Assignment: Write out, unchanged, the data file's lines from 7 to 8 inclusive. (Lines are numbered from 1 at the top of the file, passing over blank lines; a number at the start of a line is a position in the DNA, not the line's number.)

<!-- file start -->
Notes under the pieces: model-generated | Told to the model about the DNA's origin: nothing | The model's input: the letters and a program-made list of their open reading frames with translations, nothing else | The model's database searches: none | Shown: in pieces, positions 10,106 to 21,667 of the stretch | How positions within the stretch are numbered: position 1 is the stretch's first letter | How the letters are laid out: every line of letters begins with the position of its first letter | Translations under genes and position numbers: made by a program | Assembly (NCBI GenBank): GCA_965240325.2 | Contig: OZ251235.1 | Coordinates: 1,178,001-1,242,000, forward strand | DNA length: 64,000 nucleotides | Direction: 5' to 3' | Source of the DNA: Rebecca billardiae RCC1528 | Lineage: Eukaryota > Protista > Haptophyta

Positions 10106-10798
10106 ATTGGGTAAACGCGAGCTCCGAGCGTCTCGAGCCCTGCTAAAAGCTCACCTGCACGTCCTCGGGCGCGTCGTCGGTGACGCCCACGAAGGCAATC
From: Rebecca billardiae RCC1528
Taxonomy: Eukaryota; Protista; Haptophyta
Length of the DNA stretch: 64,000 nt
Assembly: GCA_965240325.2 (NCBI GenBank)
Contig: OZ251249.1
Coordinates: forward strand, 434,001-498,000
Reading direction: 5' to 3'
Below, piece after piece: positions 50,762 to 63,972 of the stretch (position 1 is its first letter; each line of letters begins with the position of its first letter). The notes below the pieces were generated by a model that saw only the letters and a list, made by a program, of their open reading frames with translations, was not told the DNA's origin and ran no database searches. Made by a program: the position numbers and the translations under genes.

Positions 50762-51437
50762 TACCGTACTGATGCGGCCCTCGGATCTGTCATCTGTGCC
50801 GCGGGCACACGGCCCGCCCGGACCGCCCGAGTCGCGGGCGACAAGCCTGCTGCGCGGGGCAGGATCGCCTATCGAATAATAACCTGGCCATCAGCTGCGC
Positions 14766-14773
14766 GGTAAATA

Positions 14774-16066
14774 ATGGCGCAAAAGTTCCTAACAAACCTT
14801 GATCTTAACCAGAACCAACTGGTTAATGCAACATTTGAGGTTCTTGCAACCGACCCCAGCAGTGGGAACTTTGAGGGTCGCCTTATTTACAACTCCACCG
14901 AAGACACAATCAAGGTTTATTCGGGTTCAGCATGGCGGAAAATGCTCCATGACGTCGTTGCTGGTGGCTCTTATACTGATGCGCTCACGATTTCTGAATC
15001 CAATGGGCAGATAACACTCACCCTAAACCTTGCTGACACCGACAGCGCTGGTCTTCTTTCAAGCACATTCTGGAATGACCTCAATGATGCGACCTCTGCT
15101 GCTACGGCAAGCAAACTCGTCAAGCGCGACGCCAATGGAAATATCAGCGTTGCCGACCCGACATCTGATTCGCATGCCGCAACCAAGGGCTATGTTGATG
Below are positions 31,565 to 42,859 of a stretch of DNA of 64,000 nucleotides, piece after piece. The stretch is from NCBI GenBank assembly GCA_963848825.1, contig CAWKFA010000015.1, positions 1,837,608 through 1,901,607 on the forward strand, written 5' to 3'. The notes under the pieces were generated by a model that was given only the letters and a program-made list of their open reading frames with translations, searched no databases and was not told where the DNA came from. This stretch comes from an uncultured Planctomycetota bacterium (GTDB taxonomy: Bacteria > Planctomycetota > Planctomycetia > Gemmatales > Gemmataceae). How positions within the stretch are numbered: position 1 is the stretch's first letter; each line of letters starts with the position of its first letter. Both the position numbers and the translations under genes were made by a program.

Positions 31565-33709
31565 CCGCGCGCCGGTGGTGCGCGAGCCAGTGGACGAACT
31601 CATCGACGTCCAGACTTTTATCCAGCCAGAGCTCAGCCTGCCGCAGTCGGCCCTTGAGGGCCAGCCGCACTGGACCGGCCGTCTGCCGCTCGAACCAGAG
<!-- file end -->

Assembly: GCA_965240325.2 (NCBI GenBank)
Contig: OZ251249.1